By now, we were actually losing sleep over this dilemma and we decided that we would pay for treatment and do everything we could to have children. The results of the second test then came back and were much better. It was just an off day! The Dark Knight Returns!

This now meant that the spotlight shifted back to my better half. She was nervous, to say the least. And I felt ashamed of my behavior over a simple sperm test and how I behaved when the result was not favourable.

We prepared for the worst as she underwent various tests. However there doesn’t seem to be any obvious problem. Annie seems to be producing her monthly or now bi-monthly eggs, this combined with my swimmers having on and off days means it is going to be very difficult for us to have a baby naturally.

We have decided that we need medical intervention and that we will try IVF. As there is no medical reason why this isn’t happening naturally for us, we will have to pay for private treatment.

After extensive research we have found Barbados Fertility Centre. It sounds ideal. We get a two-week romantic holiday in the Caribbean, which will be nice, as I have never taken Annie to meet all my family in Jamaica.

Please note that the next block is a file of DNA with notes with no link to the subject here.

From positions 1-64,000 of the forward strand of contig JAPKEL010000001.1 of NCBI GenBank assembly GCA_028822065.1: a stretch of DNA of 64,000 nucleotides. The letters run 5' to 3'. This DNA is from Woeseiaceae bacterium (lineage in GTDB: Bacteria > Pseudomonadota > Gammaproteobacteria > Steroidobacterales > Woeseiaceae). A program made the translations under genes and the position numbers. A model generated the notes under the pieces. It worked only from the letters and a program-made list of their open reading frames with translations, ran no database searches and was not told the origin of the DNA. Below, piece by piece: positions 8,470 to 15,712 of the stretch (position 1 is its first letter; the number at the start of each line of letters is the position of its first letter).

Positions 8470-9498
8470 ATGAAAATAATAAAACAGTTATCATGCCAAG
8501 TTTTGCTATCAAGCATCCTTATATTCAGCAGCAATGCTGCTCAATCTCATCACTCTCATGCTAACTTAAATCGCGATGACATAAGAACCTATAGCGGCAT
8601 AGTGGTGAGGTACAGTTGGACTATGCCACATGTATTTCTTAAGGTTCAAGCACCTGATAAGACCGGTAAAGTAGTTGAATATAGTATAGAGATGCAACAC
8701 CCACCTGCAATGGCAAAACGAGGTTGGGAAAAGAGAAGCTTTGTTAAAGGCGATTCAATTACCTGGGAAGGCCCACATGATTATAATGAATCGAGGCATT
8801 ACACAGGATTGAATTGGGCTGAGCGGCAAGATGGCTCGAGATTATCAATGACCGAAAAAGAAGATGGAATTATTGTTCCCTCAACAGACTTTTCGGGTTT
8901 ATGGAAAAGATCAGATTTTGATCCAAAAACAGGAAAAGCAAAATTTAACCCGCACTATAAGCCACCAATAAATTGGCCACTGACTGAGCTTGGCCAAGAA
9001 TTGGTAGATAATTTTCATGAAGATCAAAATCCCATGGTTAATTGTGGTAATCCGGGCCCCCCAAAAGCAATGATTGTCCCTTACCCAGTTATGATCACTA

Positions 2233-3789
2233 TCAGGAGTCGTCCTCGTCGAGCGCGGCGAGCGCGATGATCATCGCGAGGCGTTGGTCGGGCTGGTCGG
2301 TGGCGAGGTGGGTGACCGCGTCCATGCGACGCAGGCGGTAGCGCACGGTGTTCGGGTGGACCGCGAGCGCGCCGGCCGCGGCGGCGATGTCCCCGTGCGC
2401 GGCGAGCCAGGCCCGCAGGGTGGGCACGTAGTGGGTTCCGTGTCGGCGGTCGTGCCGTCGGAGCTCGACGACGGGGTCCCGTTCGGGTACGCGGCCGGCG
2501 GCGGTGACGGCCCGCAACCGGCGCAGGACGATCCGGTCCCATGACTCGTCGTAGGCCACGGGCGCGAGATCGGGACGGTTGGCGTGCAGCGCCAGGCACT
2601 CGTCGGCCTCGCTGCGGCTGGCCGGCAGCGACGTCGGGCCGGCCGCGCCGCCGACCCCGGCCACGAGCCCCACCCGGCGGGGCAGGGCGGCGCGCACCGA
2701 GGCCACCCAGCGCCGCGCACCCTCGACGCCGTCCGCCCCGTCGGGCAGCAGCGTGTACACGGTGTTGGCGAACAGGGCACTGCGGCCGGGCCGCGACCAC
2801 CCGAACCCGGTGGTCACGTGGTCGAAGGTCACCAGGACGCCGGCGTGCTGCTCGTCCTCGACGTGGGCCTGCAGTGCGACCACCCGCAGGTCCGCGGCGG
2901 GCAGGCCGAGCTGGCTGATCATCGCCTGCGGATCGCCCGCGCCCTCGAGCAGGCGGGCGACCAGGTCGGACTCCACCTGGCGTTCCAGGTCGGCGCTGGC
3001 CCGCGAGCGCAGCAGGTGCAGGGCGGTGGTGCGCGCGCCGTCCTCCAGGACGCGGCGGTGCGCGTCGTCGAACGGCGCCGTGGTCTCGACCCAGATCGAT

The clinic has great success rates, even with couples in their forties like us! The entire trip with treatment is costing less than the £10,000 we would have to pay for treatment in the UK, and for me it seems right to go back to our roots in the Caribbean to carry on the family line!

From our first contact with Barbados Fertility Centre, we both felt we had found somewhere that is going to help us. They have been really supportive and we are both optimistic that our treatment will be successful.

They have taken care of all the arrangements for flights, luxury accommodation, and have even booked us in for relaxing massages, acupuncture and sessions with a counselor on dealing with the negative emotions associated with IVF treatment.

We are going over to Barbados in January and in the meantime we carry on having sex, which has taken on more of an importance than I’d like. At best, it’s fun trying to spice it up; at worst, tense and sometimes tinged with an inexplicable sadness.

The important thing is, we are prepared to try and we are doing something about it. I’m prepared to try and to swallow my pride. I keep telling myself I’ll be the best dad. And whilst I’m still learning to accept the fact that it may never be, until then, unless told otherwise and for good reason, I’ll be the best dad-in-waiting. Right alongside the world’s most perfect mum.

Hey, don’t feel sorry for us! We’ve barely started our journey. I’ll send you a postcard from Barbados!

* For further information about the Barbados Fertility Centre see: www.barbadosivf.org or call for a confidential chat with an IVF Nurse coordinator on 001 246 435 7467.